The R.O.A.R. Fund is off to a great start. Each R.O.A.R. beneficiary received its initial $5,000 grant from Animal Planet, and the organizations are gearing up for a matching campaign that is set to start this September. Matching funds, as well as prizes for various categories to be announced closer to September, will be generously provided by Animal Planet to the R.O.A.R. Fund and its beneficiary projects on GlobalGiving.org.
In the meantime, we wanted to let you know what some of the R.O.A.R. beneficiaries have been up to lately with some updates from the field:
Within weeks of the earthquake and tsunami in Japan earlier this year, the American Humane Association had wired $10,000 in cash and shipped a load of critical animal sheltering supplies to support local animal relief efforts in Japan such as those of the Japan Society for the Prevention of Cruelty to Animals (JSPCA) and the Japan Animal Welfare Society (JAWS).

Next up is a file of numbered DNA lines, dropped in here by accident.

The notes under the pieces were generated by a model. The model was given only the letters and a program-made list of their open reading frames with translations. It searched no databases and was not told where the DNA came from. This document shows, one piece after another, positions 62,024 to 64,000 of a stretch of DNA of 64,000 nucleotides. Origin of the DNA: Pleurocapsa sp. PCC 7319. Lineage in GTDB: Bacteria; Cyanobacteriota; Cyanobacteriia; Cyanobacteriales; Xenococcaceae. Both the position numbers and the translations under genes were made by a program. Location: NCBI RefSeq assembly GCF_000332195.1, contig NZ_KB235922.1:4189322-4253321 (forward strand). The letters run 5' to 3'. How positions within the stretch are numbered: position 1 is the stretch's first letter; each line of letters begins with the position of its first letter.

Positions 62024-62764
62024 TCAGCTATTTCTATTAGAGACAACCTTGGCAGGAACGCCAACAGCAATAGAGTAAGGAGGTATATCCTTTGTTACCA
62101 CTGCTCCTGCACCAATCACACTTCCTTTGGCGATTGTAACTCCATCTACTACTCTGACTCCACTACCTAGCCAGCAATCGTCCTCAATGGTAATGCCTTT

For the last 6 months, the Australia Zoo Wildlife Warriors have been taking care of female joey koala named Frodo, who was found near Kenilworth. Frodo has overcome a fractured skull and significant damage to her stomach and intestines as a result of being shot with what appeared to be the spray of a shot gun, and she is now almost ready to return to the wild.
The Jane Goodall Institute has been monitoring the activities of two chimp sisters, Golden and Glitter, at Gombe Stream Research Center in Tanzania. In a recent blog post, Dr. Deus Mjungu, GSRC Director of Chimpanzee Research, hinted that with a distended belly and more tired than normal, Glitter might be pregnant.